With my third week in Dublin finished, I am nearly a quarter of the way through my time in Ireland… and the feeling of panic is setting in. Where should I travel? When should my family visit? What do I still need to see in Ireland?
My time here has been a fantastic blur of exploring city streets, meeting locals, visiting Irish towns like Howth, Galway, and Cork, finding local pubs and restaurants, and making friends with other IES Abroad Dublin students. I’ve learned how to use public transportation, cook meals for myself, Irish step dance, and to plan a budget (sort of). Whenever my roommates and I get a little lost walking home, or accidentally hop on the wrong bus, we joke that “all roads lead back to Rathmines” because our street is so easy to find. A sense of humor and some flexibility goes a long way when you’re just learning about a new city and new culture.
The biggest challenge during these three weeks has been balancing time between classes, exploration, resting, and planning. Our courses meet only once per week, so planning when to do homework and group projects is a major necessity. Each course has their own readings, assignments, and field trips to be juggled during the week and long term projects on the horizon. Most days, I also try to work on personal projects like applying to internships or editing all the photos I’ve taken. My roommates and I are attempting to plan weekend travels (look out Amsterdam!) while still planning day trips around our host country. It’s a challenge to balance homework and exploring Irish pubs; finding local restaurants and eating in to save money; traveling the country and resting our bodies, minds, and wallets.
My courses are fantastic: each week, I’m excited to listen to our professors and learn more about writing, business, marketing, and history through an Irish context. Last week, my Photo/Graphic course visited the Chester Beatty Library in city center, and this weekend, my Northern Irish Troubles class is taking a day trip to Belfast. I find my mind engaged with what we’ve covered in class when I'm walking around the city, connecting bits of history to the buildings and names, or spinning short story ideas from people and places I see when exploring.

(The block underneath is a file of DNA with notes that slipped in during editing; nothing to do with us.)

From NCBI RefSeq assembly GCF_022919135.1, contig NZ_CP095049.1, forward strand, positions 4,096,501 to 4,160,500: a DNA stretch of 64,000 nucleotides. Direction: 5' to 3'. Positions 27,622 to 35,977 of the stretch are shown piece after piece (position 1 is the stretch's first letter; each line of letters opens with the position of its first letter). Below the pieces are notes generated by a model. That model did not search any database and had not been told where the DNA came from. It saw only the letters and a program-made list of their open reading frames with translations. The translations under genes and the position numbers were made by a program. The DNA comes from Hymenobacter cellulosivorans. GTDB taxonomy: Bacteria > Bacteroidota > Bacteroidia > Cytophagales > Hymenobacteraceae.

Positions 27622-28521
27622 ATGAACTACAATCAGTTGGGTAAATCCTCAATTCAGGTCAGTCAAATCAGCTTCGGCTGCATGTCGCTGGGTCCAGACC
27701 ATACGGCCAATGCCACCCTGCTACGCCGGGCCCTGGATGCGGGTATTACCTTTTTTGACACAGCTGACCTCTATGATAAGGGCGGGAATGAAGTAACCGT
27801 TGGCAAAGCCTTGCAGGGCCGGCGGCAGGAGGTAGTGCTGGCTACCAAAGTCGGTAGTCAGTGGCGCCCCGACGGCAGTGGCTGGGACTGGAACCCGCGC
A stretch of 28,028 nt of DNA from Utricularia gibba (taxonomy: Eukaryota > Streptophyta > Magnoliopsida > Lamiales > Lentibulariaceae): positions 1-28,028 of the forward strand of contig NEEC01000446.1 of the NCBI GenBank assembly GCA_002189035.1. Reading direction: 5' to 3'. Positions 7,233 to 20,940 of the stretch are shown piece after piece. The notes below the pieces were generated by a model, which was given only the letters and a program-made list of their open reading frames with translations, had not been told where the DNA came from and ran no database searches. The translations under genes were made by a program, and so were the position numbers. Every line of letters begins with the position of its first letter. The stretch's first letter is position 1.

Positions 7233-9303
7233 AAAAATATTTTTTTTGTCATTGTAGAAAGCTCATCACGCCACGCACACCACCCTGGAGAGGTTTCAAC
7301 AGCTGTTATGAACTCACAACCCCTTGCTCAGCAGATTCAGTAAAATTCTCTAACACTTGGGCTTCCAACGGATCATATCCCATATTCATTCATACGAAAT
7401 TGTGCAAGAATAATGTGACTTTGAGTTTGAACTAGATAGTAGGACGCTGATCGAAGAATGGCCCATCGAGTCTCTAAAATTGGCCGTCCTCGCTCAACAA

I’m a huge list maker, but I’ve really neglected to do so in the blur of the past three weeks. So today, I cleaned up our kitchen and living room, spread out my planner, and made an extensive homework to-do list. Then, I checked up on my Ireland Wish List to see what I’ve checked off, and what I still need to see and do!
Been there, done that:
- Howth Cliff Hike
- Blarney Castle
- Chester Beatty Library
- Grafton Street
Places to see:
- Trinity College and Book of Kells
- Dublin Castle
- National Gallery
- Museum of Modern Art
- Bray to Greystones hike
- Phoenix Park
- Causey Farm
- Cliffs of Moher or Donegal
- Belfast and Northern Ireland
Today, my roommate and I plan to visit Phoenix Park, where we can rent bikes to seek out the resident deer and hopefully snap a few good pictures. Tomorrow morning, we’ll be on a train to Belfast, then Saturday we’ll spend the day at Causey Farm to pet some animals and make traditional Irish soda bread.
When your main objective is studying while abroad, some days can feel monotonous or even tedious. There’s projects to do, kitchens to clean, laundry to wash, and sleep to catch up on. But planning your free time and allowing yourself the freedom to explore is so important, whether it’s a weekend spent in another country or checking out beautiful library or trad music just down the road.
There’s always a new experience to had in Dublin, and this week has been a healthy reminder to go seek them!
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<p>My mother is a professional photographer, instilling in me a life-long love of photography and visual art. Assisting in her studio since I was fourteen, I've learned to capture landscapes and people in unique ways. I am a creative writing merit scholar at Bucknell University, where I have found my passion in nonfiction writing and honed my writing and editing skills as a news editor for the student run newspaper. Inspired to combine my passions for the literary and the visual, I took the initiative to create an interdepartmental Multimedia Communications major, utilizing the design, marketing, and business expertise on campus to expand my passion for sharing and communicating.</p>